With the previous film?s storyline seemingly crumpled and tossed in the trash, Rian Johnson and his crew were left with the task to develop a plot and the characters; and they failed, miserably, at it. Rian Johnson described it as ?subverting our expectations.? Allow me to translate: ?I?m gonna throw a curveball at your face.? TLJ is essentially an unpredictable movie that makes little to no sense within the Star Wars context.

The plot of The Last Jedi can easily be described as a clusterf*ck of storylines. After scrapping the drafts Abrams had for the eighth film, Johnson?s direction of the film took a wide left turn. Let’s take a glance.

Rey finds Luke on the island and [surprise!] Luke doesn?t give a rip about Rey or the Resistance battling Snoke?s First Order; in a space chase between the First Order and the Resistance, the deck of Leia?s cruiser is blown to hell, but [surprise!] Leia has Force powers and saves herself; Finn and Rose go on a special ops mission to find the Codebreaker ? because he?s the only one who can help them get onto Snoke?s destroyer ? and [surprise!] they coincidently find a thief who can do what the Codebreaker can in the very same jail cell they got locked in; Vice Admiral Holdo appears to have no plan worth sharing to Poe on how they will escape the First Order, but [suprise!] she has a secret plan to save everybody so why share it?

Oh, remember Snoke, that big, bad villain? Who is he? What?s his backstory? Well, [suprise!] because according to Rian Johson, it doesn?t even matter.

How about the mystery of Rey?s origins? Why is she so strong with the Force? Well, [suprise!] she?s a nobody and her parents don?t matter.

Luke Skywalker, a master Jedi, vs. his former apprentice Kylo Ren, a Sith apprentice? Wrong again, because [surprise!] Luke is just a Force hologram; and [double surprise!] Luke dies.

Remember the Resistance? How are they going to escape? Well [surprise again!] Holdo will use hyperspace to plow through the First Order. It makes you wonder why they didn?t try that from the start, doesn?t it? It makes you wonder why this has never been used before in other battles, doesn?t it? It also makes you wonder if Rian Johnson even remotely understands the concept of hyperspace. [While it is a visually ascetic scene, it makes no sense in the Star Wars universe because hyperspace isn?t traveling super fast; it?s traveling in a different dimension at the speed of light].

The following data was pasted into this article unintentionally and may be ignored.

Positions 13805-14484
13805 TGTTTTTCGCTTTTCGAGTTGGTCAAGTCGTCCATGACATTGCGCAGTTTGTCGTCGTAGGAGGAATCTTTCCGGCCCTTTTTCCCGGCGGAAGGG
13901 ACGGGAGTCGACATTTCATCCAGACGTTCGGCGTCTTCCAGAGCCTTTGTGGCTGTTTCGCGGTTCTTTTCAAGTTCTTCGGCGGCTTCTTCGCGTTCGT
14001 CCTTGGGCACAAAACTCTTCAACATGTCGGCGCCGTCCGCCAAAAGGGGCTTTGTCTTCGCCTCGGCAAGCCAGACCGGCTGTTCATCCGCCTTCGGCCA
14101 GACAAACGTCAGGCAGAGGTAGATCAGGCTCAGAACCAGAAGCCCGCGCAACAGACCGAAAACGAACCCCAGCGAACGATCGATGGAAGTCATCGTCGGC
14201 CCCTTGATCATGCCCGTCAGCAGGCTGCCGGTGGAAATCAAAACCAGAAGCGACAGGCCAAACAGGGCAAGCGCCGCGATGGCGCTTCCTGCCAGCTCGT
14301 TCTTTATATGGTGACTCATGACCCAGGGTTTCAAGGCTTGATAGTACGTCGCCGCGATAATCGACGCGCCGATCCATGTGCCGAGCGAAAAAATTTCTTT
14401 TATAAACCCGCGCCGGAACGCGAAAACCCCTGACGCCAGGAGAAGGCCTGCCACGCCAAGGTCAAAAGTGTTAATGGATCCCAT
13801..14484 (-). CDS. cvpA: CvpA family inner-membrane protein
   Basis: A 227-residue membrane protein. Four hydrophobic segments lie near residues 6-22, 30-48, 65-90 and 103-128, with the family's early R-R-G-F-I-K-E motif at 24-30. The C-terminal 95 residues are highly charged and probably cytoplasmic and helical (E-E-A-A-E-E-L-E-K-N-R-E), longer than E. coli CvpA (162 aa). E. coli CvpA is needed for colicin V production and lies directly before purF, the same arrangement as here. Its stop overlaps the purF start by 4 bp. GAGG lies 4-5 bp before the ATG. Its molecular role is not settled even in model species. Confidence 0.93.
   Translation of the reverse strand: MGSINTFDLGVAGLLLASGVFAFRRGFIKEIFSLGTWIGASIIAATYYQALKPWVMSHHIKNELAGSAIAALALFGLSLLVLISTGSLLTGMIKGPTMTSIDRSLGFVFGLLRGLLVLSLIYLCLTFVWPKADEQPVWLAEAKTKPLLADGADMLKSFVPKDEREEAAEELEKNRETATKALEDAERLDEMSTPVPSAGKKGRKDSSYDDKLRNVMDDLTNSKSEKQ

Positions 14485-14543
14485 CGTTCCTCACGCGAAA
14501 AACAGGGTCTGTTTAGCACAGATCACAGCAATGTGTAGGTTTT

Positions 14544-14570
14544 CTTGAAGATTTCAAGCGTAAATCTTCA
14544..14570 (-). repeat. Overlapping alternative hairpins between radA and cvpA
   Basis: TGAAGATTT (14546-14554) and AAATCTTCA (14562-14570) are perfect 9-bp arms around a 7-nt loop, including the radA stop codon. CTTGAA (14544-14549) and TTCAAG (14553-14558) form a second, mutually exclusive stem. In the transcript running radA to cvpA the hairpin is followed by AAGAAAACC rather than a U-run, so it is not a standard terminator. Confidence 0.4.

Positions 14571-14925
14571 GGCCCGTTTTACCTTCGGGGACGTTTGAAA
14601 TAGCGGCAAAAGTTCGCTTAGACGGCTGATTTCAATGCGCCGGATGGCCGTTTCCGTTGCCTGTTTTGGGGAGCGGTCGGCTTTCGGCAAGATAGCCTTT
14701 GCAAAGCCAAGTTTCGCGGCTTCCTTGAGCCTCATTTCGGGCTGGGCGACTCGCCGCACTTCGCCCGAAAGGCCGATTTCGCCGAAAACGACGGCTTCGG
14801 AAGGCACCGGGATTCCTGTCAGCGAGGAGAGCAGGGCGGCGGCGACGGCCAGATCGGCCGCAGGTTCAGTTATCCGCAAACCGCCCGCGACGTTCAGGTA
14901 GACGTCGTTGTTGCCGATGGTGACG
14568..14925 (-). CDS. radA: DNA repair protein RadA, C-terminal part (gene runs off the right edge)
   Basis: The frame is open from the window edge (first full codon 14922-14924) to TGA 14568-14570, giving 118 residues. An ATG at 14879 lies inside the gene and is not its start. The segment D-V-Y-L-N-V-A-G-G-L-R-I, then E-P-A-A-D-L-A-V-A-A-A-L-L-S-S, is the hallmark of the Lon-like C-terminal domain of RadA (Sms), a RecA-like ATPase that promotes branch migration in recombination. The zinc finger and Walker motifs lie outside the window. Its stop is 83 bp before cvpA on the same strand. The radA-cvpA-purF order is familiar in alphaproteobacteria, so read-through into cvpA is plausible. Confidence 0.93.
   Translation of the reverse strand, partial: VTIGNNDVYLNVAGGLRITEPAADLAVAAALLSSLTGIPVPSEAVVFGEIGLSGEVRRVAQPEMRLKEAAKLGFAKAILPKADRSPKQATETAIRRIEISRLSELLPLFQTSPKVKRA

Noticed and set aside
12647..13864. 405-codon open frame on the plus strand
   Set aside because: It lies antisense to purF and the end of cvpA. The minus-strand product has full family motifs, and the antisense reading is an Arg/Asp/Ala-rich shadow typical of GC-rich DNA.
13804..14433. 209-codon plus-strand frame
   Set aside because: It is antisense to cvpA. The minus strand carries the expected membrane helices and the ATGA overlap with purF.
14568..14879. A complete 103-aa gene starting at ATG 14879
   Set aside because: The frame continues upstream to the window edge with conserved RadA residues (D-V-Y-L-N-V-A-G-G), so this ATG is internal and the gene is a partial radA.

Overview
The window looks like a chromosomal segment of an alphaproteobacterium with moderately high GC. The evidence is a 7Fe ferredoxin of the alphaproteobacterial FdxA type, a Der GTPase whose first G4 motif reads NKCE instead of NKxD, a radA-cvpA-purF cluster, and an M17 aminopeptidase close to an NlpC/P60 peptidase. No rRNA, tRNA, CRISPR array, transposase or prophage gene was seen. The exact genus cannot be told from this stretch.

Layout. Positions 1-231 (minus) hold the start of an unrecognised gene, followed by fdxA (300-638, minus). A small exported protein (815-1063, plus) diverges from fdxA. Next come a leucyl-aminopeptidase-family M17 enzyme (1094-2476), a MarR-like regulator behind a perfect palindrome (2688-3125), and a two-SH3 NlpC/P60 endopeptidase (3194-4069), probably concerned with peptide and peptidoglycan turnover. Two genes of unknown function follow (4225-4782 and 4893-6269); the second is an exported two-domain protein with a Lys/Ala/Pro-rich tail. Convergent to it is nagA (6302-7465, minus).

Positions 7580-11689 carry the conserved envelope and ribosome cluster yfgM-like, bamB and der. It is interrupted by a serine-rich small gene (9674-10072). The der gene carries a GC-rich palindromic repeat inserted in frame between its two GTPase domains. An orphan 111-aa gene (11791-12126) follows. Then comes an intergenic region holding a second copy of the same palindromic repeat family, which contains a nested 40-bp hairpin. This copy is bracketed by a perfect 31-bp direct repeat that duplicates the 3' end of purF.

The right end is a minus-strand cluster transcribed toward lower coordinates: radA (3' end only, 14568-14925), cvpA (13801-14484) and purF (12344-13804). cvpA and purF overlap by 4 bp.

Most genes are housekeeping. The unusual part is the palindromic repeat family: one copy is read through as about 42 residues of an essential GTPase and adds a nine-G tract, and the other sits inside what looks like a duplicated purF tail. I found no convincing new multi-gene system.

Are you starting to see what I mean when I say Rian Johnson disregarded the previous film[s] except for the names of the characters? The plot of TLJ is a headache to follow. I?m honestly surprised Johnson didn?t just go full-blown insane and bring back Jar-Jar Binks.

[Importnant side note here: The Last Jedi stands out amongst the rest of the other Star Wars movies in that it lacks a lightsaber duel. The action in this film is, at best, subpar. What makes the other films enjoyable and exciting to watch is that eventual battle between the good guy and the bad guy in a saber fight. As bad as Phantom Menance was, we had the epic showdown between Darth Maul vs Qui Gon and Obi-Wan; as bad as Attack of the clones was, we had Count Dooku vs. Anakin, Obi-Wan, and Yoda! In every movie except TLJ, we have a formidable saber contest between the light side of the Force vs the dark side. Unfortunately, the best thing we get in this film is Rey and Kylo battling Snoke?s guards in the throne room].